Things You'll Need
Pre-wash treatment (a stain stick or spray)
Blood on cotton clothing is not hard to remove, especially if you treat the item very quickly. You can get out old stains too, most of the time, but you may have to work a little harder. There are a few rules about getting blood out of fabrics. Water temperature is very important. If you don't use the right water temperature on these stains, you may end up setting the stain.
Hold the clothing under a sink faucet. Run cold water over the stain. Cold is the best temperature for bloodstains. Never use hot water as this will set this kind of stain.
Gently rub the fabric together as the water continues to flow over the stain. This helps loosen more of the blood from the cotton fibers.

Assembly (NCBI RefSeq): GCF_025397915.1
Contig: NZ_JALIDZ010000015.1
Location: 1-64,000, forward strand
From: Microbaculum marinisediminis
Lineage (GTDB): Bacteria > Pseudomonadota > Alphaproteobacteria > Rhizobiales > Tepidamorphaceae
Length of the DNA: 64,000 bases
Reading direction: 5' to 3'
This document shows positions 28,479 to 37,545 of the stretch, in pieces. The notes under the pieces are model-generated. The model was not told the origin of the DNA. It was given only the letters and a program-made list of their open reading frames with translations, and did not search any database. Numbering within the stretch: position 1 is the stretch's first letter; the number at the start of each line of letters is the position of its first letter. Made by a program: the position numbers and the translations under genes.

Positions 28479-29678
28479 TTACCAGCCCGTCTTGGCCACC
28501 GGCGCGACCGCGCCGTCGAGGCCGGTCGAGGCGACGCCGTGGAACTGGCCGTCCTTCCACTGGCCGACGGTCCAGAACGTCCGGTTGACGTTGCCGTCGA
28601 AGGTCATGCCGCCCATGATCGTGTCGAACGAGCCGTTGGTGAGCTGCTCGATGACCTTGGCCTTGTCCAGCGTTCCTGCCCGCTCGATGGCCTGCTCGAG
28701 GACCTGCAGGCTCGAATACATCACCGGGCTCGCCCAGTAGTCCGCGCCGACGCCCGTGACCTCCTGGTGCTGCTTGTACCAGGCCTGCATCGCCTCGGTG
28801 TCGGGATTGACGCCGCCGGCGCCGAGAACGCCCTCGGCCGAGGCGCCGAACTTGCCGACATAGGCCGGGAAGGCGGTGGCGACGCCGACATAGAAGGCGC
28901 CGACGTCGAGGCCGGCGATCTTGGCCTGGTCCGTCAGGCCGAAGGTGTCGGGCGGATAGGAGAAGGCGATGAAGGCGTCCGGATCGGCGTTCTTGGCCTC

Set the article of clothing in your sink and turn off the faucet. If the material is white, pour 3 percent strength hydrogen peroxide over the stain (hydrogen peroxide has mild bleaching properties and may fade colored items). Let it sit for 15 minutes, and then rinse it in cold water.
Pour shampoo on the stain, as suggested by Mrscleanusa.com. Do this step whether you've treated it with peroxide or not. Use a toothbrush to scrub the shampoo into the cotton fibers.
Place the clothing in your washing machine. Run it through a full wash cycle with cold water and detergent. Hang the item to dry. While it is wet, you may not be able to tell if any stain remains. If you prematurely place it in a hot dryer, the stain will set and be difficult to remove.
If stains remain after washing, treat the stain with a commercial stain pre-wash treatment and then rewash the item in cold water.
If blood saturates a large area of clothing, soak the item in cold water and detergent for several hours (or overnight) to release as much of the blood as possible before putting it through a wash cycle.